Contingency Contracting
also known as behavioral contracting refers to either the negotiated goals and procedures of a behavior analysis program or to a document that specifies a contingent relationship between teh completion of a specified behavior and access to or delivery of a specified reward.
Delayed outcomes that are associated with control of behavior have
: a high likelihood of occurring
Direct Acting Contingencies
Are effective immediate and rule governed behavior is not involved
Direct Instruction
precision teaching is an instructional method that involves using a prepared curriculum and very specific behavioral techniques.
Discrete Trials
an instructional method in which a teacher sequentially presents a discriminative stimulus and provides a consequence for the response for a number of trials "good" and edible if correct No that's wrong if incorrect usually data are collected on whether or not the response was correct a variation uses prompting and fading procedures if the student does not respond or responds incorrectly.
Discrimination training
differentially reinforcing one behavior in the presence of one stimulus while either in the absence of the stimulus or in the presence of another stimulus, that same behavior is either placed on extinction punished reinforced on a leaner schedule or is the target behavior in a DRO, and/or a different behavior is reinforced.
During Mand training after continuous errors or no responses
you try a different reinfocer, re evaluate the EO or try again later
Effectiveness of Modeling
similarity of person modeling to person etc models prestige and physical attractiveness emphasizing critical aspects of the modeled stimuli whether it is reinforced imitators attention to the model the difficulty of the modeled behavior.
Fading
a technique to gradually transfer stimulus control from prompts to other SD's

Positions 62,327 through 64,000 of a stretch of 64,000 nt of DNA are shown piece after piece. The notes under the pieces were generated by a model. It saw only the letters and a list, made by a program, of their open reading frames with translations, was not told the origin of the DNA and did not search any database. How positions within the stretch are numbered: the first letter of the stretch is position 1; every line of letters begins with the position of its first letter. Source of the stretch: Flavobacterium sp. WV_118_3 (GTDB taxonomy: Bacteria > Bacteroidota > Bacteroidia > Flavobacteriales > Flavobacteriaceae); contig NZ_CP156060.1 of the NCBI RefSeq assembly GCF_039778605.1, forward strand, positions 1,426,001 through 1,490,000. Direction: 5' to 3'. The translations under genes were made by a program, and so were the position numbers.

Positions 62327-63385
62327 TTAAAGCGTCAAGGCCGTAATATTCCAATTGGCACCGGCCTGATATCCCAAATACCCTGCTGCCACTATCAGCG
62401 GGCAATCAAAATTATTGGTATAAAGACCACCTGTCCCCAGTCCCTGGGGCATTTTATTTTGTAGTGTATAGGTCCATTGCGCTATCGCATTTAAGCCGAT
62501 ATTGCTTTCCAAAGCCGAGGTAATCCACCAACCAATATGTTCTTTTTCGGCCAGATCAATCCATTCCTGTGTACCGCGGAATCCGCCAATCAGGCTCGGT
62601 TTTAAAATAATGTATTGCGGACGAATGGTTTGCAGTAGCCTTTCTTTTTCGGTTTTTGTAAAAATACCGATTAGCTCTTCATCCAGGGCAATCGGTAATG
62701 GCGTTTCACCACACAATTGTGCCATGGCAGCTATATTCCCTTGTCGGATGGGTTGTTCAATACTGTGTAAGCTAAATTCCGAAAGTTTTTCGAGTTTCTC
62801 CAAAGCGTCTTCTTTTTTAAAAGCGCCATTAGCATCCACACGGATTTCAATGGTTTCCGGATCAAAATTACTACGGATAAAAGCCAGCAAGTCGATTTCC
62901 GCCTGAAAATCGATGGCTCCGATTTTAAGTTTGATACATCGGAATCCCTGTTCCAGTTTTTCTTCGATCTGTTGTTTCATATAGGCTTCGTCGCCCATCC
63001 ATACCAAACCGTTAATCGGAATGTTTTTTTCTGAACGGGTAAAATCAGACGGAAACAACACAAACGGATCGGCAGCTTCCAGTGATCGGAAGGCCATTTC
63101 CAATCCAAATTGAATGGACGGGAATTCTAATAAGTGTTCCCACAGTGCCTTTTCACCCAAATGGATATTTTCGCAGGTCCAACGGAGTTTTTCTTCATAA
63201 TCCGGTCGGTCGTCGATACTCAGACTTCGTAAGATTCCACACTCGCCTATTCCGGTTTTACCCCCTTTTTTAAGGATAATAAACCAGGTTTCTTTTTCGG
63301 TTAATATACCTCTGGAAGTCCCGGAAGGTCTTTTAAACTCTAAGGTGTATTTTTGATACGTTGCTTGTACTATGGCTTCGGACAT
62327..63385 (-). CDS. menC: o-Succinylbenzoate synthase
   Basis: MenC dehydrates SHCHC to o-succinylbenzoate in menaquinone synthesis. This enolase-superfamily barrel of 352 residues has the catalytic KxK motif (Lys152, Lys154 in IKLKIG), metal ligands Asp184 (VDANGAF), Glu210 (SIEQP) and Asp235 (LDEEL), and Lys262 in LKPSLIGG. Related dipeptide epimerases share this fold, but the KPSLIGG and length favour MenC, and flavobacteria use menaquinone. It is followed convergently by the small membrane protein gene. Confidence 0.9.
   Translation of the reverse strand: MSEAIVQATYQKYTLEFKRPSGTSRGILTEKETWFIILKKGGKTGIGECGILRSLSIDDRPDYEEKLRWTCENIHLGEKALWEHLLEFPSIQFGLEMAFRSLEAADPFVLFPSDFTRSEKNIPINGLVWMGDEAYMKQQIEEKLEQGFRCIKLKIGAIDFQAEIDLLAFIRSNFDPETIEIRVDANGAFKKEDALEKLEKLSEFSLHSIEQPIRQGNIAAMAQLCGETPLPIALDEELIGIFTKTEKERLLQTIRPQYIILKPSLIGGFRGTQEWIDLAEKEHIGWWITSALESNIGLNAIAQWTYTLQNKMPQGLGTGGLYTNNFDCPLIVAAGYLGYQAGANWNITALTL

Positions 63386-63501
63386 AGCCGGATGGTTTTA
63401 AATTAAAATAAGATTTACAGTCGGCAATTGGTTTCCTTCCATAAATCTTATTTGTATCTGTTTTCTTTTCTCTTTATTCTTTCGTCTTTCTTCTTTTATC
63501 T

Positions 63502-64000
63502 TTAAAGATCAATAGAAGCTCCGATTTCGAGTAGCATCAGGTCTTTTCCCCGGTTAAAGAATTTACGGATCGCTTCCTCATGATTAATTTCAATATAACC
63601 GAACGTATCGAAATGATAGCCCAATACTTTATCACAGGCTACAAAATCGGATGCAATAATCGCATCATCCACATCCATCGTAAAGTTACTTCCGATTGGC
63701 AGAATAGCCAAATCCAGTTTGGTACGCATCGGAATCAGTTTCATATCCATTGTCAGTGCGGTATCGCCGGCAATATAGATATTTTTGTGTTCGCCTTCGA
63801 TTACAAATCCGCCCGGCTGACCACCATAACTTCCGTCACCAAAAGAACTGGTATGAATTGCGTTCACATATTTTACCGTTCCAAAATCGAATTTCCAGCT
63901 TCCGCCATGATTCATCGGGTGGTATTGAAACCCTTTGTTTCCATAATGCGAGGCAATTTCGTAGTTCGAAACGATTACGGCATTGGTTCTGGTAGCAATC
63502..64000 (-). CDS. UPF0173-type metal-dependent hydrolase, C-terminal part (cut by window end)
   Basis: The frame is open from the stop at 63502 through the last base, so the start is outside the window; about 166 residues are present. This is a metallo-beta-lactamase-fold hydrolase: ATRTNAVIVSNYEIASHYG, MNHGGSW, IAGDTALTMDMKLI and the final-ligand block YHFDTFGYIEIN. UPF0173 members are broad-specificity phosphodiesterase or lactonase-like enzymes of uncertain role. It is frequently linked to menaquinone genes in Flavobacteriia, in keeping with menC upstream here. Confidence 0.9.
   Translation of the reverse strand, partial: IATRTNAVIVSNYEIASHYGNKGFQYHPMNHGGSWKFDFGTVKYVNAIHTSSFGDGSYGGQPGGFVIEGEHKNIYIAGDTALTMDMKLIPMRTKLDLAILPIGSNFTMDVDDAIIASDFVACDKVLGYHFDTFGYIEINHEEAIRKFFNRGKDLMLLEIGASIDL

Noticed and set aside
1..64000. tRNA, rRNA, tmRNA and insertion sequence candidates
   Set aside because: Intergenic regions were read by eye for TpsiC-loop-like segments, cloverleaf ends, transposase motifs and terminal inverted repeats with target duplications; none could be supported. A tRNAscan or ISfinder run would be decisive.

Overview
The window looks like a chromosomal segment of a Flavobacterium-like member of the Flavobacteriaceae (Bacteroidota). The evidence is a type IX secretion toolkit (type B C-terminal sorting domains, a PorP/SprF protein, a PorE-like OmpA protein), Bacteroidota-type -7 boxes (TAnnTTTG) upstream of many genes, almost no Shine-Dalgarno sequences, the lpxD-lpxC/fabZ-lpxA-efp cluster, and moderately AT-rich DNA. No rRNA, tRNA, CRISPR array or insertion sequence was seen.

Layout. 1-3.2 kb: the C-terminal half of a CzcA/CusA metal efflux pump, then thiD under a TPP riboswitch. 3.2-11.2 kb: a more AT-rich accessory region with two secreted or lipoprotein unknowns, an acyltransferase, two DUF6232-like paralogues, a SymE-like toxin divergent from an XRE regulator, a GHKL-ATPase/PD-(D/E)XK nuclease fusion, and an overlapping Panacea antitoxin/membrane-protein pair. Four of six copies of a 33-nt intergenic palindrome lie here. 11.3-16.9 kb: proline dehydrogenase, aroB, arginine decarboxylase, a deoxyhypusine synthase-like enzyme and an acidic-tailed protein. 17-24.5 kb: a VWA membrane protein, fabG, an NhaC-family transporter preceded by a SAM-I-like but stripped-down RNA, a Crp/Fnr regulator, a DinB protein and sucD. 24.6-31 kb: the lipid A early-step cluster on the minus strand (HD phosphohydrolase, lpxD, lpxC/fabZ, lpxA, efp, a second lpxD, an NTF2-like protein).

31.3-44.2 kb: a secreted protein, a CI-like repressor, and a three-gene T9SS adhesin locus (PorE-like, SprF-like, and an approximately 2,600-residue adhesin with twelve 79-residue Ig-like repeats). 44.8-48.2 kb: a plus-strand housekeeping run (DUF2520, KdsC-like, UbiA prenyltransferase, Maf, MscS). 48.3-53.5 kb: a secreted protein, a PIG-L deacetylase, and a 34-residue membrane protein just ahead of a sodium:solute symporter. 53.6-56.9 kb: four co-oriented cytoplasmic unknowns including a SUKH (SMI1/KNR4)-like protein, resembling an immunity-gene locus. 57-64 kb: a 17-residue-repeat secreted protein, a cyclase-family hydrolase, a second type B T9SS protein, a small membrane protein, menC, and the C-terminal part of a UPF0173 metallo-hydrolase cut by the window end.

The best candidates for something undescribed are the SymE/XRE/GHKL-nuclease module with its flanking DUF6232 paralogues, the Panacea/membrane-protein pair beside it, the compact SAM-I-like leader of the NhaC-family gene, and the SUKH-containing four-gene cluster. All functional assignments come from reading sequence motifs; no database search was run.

For example
...
Imitation training
is appropriate when a person does not imitate modeled behavior.
Indirect Acting Contingencies
effective delayed
Instruction
may be more effective when combined with other procedures such as modeling, prompting and rehearsal.
Instructions
Variables influencing the effectiveness of instructions include whether the person's repertoire includes behavior under instructional control or whether rule governance needs to be developed whether the verbal stimuli are props or the actual discriminative stimuli of concern, and the rates at which instruction are presented.
Instructions
Verbal antecedent stimuli which many times are efficient ways to evoke new behavior. They can be oral or written
Intraverbals
Are controlled by Verbal stimuli
Matching law
the allocation of responses to choices available on concurrent schedules of reinforcement rates of the responding across choices are distributed in proportions that match the rates of reinforcement received from each choice alternative
Modeling
more effective when combined with other procedures such as instructions, prompting, rehearsal and verbal feedback/reinforcement
Modeling
antecedent stimuli that are topographically similar to the target imitative behaviors. Presenting a model that sets the occasion for the imitative response which is then reinforced
Molar System
appropriate to use molar system when there are multiple behavior change targets...When the system will be implemented with a behaviorally similar population. when similar target environments exist across the target population when the target populations behavior is controlled or somewhat delayed or mediated
Prompting
Prompts are supplementary antecedent stimuli used to evoke a response in the presence of the SD that eventually will control the target behavior. Movement cues position cues and redundancy cues are used as prompts
prompts may also be used to
evoke a low probability behavior to evoked a chain of behavior by prompting the first step (response priming) and to prompt behaviors incompatible with an inappropriate behavior
PSI
Personalized system of instruction also known as the Keller plan is a method of teaching based on the principles of behavior and characterized by going at your own pace the use of proctors and other features
reflexivity